- Actores: Carey Mulligan, Peter Sarsgaard, Dominic Cooper, Rosamund Pike, Alfred Molina
- Directores: Lone Scherfig
- Formato: Pantalla ancha, Importación
- Audio: Alemán (Dolby Digital 5.1), Inglés (Dolby Digital 5.1)
- Subtítulos: Alemán, Inglés, Turco
- Región: Región 2 (Más información sobre Formatos de DVD.)
- Relación de aspecto: 2.35:1
- Número de discos: 1
- Calificación FSK: Para todos los públicos. No se nos ha facilitado la calificación española por edades (ICAA), pero puedes consultarla en la página oficial del ICAA. Las calificaciones por edad y/o versiones de otros países no siempre coinciden con la española. Más información sobre las diferentes calificaciones por edad.
- Estudio: Sony Pictures
- Duración: 96 minutos
- Valoración media de los clientes: 5.0 de un máximo de 5 estrellas Ver todas las opiniones (1 opinión de cliente)
- ASIN: B003IAYWNU
An Education [Alemania] [DVD]
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TV-Norm: SDTV 576i (PAL). Sprachversion: Deutsch DD 5.1, Englisch DD 5.1
Jenny ist 16 und wächst 1961 in einem Mittelklassehaushalt im Londoner Twickenham auf. Für ihren strengen Vater ist eine solide Schaulausbildung das wichtigste, das Cellospiel ist noch das einzige an Freizeitbeschäftigung, das er gestattet. Doch Jenny will mehr vom Leben. Als sie den deutlich älteren Lebemann David kennenlernt und von ihm zunächst in die Society und später, an ihrem 17. Geburtstag in Paris, auch in die Liebe eingeführt wird, werden ihre Träume wahr. Doch dann wird das Mädchen von der Wirklichkeit eingeholt.
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That's the situation Jenny (Oscar-nominated Carey Mulligan, best known to me from her role as Sally Sparrow), is in in An Education, the Oscar-nominated movie from director Lone Scherfig and writer Nick Hornby (known for such works as About a Boy. Watch it and realize that pudgy little boy grew up to be, oh, quite lovely). She's very much fed up with her life and when she meets an older man, David (played by the always reliable Peter Sarsgaard), who gives her the respect and attention no one else does.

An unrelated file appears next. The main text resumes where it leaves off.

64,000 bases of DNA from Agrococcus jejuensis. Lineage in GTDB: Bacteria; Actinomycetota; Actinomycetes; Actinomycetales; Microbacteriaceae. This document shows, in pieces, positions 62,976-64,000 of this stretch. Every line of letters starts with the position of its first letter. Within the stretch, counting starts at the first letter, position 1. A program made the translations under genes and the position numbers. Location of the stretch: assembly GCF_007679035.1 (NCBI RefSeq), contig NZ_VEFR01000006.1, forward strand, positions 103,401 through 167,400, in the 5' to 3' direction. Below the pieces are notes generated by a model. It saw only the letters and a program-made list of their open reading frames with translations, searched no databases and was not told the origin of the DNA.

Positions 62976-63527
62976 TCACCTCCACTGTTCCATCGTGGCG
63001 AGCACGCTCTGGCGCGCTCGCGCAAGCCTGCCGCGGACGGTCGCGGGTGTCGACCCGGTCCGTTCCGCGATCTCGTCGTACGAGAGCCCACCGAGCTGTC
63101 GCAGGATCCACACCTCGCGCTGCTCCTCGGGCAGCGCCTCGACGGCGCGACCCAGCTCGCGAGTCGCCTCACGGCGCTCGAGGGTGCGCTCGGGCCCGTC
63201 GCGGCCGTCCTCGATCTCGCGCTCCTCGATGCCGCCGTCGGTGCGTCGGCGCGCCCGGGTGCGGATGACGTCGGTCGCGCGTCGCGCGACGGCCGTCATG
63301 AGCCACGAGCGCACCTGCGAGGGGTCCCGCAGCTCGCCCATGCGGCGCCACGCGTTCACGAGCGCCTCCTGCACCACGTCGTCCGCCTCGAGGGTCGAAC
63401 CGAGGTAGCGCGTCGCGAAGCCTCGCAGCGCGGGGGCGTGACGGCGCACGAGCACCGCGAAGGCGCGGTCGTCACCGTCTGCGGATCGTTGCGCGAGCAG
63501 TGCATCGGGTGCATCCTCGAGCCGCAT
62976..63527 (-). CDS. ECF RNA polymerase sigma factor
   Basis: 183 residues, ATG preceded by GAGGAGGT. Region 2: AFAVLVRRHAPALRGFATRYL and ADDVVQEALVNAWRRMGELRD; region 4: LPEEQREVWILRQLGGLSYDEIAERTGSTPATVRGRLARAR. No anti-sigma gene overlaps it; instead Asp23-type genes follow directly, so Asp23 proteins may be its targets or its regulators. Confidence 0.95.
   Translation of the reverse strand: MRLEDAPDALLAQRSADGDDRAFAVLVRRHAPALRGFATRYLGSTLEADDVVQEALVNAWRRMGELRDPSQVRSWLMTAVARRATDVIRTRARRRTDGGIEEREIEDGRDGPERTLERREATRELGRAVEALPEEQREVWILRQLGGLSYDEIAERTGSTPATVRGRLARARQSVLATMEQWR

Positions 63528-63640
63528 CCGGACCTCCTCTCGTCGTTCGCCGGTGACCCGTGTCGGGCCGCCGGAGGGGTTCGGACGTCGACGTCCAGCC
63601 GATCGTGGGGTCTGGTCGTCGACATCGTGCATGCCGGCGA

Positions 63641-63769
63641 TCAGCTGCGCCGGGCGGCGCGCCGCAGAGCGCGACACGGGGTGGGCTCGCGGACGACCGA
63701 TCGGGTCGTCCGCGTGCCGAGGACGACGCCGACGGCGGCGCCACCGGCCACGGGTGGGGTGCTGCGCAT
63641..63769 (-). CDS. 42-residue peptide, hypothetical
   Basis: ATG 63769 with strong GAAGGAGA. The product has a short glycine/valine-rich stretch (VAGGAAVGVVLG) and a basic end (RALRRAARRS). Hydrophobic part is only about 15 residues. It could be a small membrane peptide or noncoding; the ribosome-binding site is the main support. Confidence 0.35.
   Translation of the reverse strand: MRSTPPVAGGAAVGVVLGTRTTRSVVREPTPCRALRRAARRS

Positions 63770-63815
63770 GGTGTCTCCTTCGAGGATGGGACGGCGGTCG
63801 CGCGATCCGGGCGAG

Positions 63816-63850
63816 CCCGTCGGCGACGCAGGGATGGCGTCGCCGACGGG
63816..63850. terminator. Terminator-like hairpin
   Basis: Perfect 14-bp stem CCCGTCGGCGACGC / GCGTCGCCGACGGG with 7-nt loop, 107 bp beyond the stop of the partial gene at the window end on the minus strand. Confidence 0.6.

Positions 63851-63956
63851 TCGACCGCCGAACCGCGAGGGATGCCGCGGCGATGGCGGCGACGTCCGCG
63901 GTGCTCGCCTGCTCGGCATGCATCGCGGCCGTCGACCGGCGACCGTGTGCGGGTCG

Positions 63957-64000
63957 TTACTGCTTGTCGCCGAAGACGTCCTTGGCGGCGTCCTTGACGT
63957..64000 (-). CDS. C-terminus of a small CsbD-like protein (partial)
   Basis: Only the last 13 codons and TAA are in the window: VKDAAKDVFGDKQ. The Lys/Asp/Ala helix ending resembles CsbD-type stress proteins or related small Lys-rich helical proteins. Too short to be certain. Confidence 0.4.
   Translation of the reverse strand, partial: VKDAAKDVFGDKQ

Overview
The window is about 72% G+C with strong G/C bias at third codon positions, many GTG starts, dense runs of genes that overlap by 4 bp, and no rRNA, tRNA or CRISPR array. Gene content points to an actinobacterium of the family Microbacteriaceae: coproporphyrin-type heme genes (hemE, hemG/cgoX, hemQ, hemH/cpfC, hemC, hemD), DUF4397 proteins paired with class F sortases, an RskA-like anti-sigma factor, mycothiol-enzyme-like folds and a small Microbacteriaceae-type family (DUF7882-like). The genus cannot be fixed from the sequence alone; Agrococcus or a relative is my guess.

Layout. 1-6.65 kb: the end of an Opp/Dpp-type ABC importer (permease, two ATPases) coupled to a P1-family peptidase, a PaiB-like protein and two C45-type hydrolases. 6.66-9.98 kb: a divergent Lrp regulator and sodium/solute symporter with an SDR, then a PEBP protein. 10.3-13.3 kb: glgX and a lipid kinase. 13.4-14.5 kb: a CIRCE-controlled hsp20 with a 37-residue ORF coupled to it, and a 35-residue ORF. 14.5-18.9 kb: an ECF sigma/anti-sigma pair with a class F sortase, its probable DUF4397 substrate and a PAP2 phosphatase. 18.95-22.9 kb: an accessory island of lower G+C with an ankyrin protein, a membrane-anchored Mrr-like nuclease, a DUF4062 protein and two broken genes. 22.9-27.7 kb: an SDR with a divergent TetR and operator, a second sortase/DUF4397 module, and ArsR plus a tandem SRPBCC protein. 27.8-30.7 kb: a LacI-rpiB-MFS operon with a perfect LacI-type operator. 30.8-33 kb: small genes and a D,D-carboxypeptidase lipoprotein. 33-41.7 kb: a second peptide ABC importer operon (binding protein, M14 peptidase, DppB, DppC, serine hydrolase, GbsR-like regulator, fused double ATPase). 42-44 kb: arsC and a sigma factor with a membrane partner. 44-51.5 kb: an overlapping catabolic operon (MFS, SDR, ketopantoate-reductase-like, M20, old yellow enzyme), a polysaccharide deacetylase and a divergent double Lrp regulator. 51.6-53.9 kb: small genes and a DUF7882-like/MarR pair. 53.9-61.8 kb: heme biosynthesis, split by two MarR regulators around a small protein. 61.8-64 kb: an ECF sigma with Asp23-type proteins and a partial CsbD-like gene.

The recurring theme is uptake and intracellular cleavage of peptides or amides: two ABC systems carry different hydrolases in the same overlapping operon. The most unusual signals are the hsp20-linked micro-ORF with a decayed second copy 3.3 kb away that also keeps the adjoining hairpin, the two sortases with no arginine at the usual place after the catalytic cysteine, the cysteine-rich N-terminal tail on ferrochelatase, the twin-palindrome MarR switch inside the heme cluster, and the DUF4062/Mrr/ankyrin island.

From the start it's pretty clear what David wants from her, and it's quite clear Jenny is at least somewhat aware of this. She seems to be willing to go along with that in return for the gifts, the activities and a chance to be around people who are more "her sort".
David is a charming fellow, even able to get Jenny's parents to accept him and allow her to do things like accompany him to Oxford or Paris. Her father (played by the always reliable Alfred Molina), appears to be completely snowed. Her mother less so, though she's still willing to let her daughter go off with this man in his 30's.
David's charms are somewhat undone when Jenny finds out the various ways he makes a living, which include, but are not limited to, stealing valuable art from old women. Surprisingly, she's willing to go along with this, but eventually finds out something even more dark and unpleasant about David.
The film is intelligent and entertaining and paints David in a surprisingly sympathetic light until towards the very end. I say "surprisingly" because do let's remember Jenny is a minor and what he does with her is what's described as "statutory rape" in many places and is even called "rape of a child" in others. Of course this fact isn't really addressed, but it was always there in the back of my mind.
I also found the character of Jenny to be delightful! Very smart, very charismatic, but also vulnerable and not quite as world-weary as she likes to think of herself as being. Her character, and indeed the entire story, is based on a memoir by journalist Lynn Barber. If there's more about Barber's life that she can turn into stories, I'd enjoy that. I'd like to see Jenny again.
It's somewhat hard to classify this movie. It's not a comedy, it's not a drama. It's certainly not a romantic comedy. It probably fits into that tired non-genre genre of "coming of age". I think I'll settle for just calling it "very good" and leave it at that.
I typically love English coming of age stories and this is why, they do not disappoint. What a treat - great story telling infused with the credibility of fine acting and accesorized with vistas from the English countryside and Paris.
The lead actress is a better version of Katie Holmes at her age, I think she is headed for great things. She has truly mastered the ability to both play an intellectually superior and tenderly cocky adolescent - most often with facial expression- but equally be a fragile child in the presence of Peter's character. Ah-ha and I just looked her up after writing that, she was nominated for a Golden Globe for this role. :)
This is an enjoyable film for anyone with an interest in the topic.
Then, it suffered greatly for me.
There were no characters that I admired or appreciated.
The movie had an A-list cast, but none of them drew me in.
** Spoilers Follow **
The protagonist is a very bright lady at a finishing school getting ready to take exams and head to Oxford.